Sanskrit No Comma No Punctuation!

I came across an interesting article on Sanskrit where it lists the greatness of Sanskrit ,by demonstrating how no punctuation is required for effective communication!

Here it is..

Sanskrit Numerals flipped over 786.jpg
786 Sanskrit Numerals

a section from mahAbhArata, where Arjun explains to Krishna his logic of not fighting the war. Apart from the literary, philosophical and poetic content, one thing is starkly conspicuous in this. Where are the punctuation marks?? No commas, no quotations, no semi-colons and no exclamation marks !! All we see are the single and double vertical lines viz. and . If they are punctuation marks, then why are they appearing at such regular intervals ?

अर्जुन उवाच
यद्यप्येते न पश्यन्ति लोभोपहतचेतसः । कुलक्षयकृतं दोषं मित्रद्रोहे च पातकम् ॥
कथं न ज्ञेयमस्माभिः पापादस्मान्निवर्तितुम् । कुलक्षयकृतं दोषं प्रपश्यद्भिर्जनार्दन ॥
कुलक्षये प्रणश्यन्ति कुलधर्माः सनातनाः । धर्मे नष्टे कुलं कृत्स्नमधर्मोऽभिभवत्युत ॥
अधर्माभिभवात्कृष्ण प्रदुष्यन्ति कुलस्त्रियः । स्त्रीषु दुष्टासु वार्ष्णेय जायते वर्णसंकरः ॥
संकरो नरकायैव कुलघ्नानां कुलस्य । पतन्ति पितरो ह्येषां लुप्तपिण्डोदकक्रियाः ॥
दोषैरेतैः कुलघ्नानां वर्णसङ्करकारकैः । उत्साद्यन्ते जातिधर्माः कुलधर्माः  शाश्वताः ॥
उत्सन्नकुलधर्माणां मनुष्याणां जनार्दन । नरकेनियतं वासो भवति इति अनुशुश्रुम ॥
अहो बत महत्पापं कर्तुं व्यवसिता वयम् । यद्राज्यसुखलोभेन हन्तुं स्वजनमुद्यताः ॥
यदि मामप्रतीकारमशस्त्रं शस्त्रपाणयः । धार्तराष्ट्रा रणे हन्युस्तन्मे क्षेमतरं भवेत् ॥


Q) So, if that is the case, how do you writeflowers, leaves, cows and elephants in Sanskrit ? What substitutes for the comma ?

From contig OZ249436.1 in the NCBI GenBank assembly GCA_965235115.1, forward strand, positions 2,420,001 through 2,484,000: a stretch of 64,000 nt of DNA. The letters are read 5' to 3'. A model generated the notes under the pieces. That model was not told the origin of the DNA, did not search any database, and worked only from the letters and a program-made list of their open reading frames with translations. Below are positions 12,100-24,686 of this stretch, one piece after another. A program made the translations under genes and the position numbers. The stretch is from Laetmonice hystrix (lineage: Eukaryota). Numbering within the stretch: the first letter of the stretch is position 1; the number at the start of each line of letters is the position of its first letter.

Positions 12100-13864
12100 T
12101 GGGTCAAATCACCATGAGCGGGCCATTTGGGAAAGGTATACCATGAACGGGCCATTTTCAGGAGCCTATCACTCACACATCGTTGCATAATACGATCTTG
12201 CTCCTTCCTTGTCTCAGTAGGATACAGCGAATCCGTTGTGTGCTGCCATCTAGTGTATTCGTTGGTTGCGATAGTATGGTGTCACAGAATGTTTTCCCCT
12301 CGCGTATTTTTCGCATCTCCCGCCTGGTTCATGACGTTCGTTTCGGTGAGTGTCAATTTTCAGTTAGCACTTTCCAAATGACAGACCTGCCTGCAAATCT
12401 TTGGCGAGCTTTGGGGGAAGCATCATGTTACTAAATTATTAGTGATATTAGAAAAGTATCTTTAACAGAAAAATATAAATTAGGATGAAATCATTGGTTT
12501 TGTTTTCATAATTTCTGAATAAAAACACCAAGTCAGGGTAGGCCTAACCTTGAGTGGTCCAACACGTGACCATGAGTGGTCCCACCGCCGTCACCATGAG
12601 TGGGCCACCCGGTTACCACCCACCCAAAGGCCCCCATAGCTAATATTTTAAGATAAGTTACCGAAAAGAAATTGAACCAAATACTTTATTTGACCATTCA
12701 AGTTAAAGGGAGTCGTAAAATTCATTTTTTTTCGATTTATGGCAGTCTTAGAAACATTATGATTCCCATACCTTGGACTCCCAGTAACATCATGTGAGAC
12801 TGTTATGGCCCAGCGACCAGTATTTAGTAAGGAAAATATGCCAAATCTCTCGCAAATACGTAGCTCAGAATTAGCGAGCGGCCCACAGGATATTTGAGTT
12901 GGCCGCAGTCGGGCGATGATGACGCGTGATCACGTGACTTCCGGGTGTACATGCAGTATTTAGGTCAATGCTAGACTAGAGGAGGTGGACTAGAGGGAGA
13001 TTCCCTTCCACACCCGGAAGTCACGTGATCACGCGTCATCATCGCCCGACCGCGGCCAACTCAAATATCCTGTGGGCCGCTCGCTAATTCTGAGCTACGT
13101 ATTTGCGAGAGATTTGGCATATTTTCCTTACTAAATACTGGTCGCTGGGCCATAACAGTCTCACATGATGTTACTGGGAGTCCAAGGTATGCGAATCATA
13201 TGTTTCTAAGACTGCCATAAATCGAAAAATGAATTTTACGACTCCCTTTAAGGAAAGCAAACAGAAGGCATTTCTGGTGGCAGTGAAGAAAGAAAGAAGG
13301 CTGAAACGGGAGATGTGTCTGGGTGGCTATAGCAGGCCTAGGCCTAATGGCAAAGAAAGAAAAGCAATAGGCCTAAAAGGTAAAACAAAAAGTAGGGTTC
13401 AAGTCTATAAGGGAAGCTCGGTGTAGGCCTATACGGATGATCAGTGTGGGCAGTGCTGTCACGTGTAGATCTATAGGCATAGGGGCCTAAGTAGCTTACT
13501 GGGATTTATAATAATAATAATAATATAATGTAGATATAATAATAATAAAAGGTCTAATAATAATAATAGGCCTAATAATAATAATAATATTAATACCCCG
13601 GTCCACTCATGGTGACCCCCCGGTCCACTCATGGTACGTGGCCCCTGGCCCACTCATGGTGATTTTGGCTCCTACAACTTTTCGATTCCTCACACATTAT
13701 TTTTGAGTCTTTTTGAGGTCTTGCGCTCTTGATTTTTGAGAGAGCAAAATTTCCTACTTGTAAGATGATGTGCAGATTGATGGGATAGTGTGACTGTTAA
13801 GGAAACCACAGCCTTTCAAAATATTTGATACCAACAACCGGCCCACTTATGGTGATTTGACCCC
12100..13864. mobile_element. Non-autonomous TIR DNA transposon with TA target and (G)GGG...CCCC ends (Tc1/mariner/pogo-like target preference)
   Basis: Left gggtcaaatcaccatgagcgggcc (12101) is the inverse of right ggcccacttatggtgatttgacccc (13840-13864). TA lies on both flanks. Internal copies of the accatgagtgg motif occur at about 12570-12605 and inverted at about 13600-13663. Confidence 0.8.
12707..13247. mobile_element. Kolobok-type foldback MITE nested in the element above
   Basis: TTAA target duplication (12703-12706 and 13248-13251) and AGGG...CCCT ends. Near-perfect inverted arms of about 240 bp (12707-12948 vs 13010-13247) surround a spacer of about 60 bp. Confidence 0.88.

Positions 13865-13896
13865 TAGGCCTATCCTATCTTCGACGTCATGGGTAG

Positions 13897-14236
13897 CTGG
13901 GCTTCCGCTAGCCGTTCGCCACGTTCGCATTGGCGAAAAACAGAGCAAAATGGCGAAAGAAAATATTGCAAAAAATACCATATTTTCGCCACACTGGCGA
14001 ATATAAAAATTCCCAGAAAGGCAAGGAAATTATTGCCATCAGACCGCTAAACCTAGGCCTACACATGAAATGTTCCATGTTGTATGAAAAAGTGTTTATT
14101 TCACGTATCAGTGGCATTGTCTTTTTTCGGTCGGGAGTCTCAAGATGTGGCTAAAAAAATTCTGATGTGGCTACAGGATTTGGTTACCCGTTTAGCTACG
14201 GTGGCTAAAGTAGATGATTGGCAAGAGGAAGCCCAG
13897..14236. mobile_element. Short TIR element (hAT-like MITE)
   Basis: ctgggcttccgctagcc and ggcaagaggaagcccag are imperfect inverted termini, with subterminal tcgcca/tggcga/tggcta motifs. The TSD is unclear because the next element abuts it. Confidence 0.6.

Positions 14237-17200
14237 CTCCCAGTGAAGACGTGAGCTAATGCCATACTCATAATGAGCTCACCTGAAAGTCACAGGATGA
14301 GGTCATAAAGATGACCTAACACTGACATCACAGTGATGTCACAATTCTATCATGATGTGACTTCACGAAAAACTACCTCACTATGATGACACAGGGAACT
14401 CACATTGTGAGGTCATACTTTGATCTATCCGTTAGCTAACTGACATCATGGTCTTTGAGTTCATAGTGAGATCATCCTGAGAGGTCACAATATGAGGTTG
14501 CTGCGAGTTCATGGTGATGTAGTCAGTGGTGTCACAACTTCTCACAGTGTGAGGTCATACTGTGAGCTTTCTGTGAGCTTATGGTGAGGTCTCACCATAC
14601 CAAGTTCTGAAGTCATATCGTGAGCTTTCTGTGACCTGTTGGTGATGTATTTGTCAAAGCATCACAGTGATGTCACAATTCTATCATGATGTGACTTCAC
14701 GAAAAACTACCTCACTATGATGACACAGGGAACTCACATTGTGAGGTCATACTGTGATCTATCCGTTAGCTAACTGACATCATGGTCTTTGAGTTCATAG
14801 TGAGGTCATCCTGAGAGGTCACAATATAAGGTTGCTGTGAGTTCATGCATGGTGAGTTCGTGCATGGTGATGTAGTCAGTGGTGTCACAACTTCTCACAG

A) In Sanskrit,
पुष्प = flower
पत्र = leaf
गो = cow
गज = elephant
Hence to write flowers, leaves, cows and elephants, all the words will have to be converted to their plural-first-vibhakti forms viz. पुष्पाणि, पत्राणि, गावः and गजाः which effectively translate to flowers, leaves, cows and elephants respectively. Then these vibhaktified words should be arranged sequentially to form the sentence.

पुष्पाणि पत्राणि गावः गजाः ।

Since there is no ambiguity of any kind, we don’t require commas here.

Q) Are you sure there is no ambiguity ? Let me show you, there is. In the article Similarities between Sanskrit and Programming Languages, you explained that words having the same vibhakti represent the same object, hence the 4 words viz. पुष्पाणि, पत्राणि, गावः and गजाः should represent the same object and not different objects, since they have the same vibhakti viz. first vibhakti. Am I not making a point ?
A) Actually, you are.  Words having the same vibhakti indeed represent the same object. And they represent the same object even here. So पुष्पाणि पत्राणि गावः गजाः । would mean that flowers, leaves, cows and elephants are one and the same thing. To prevent this from happening, we add a  in the end.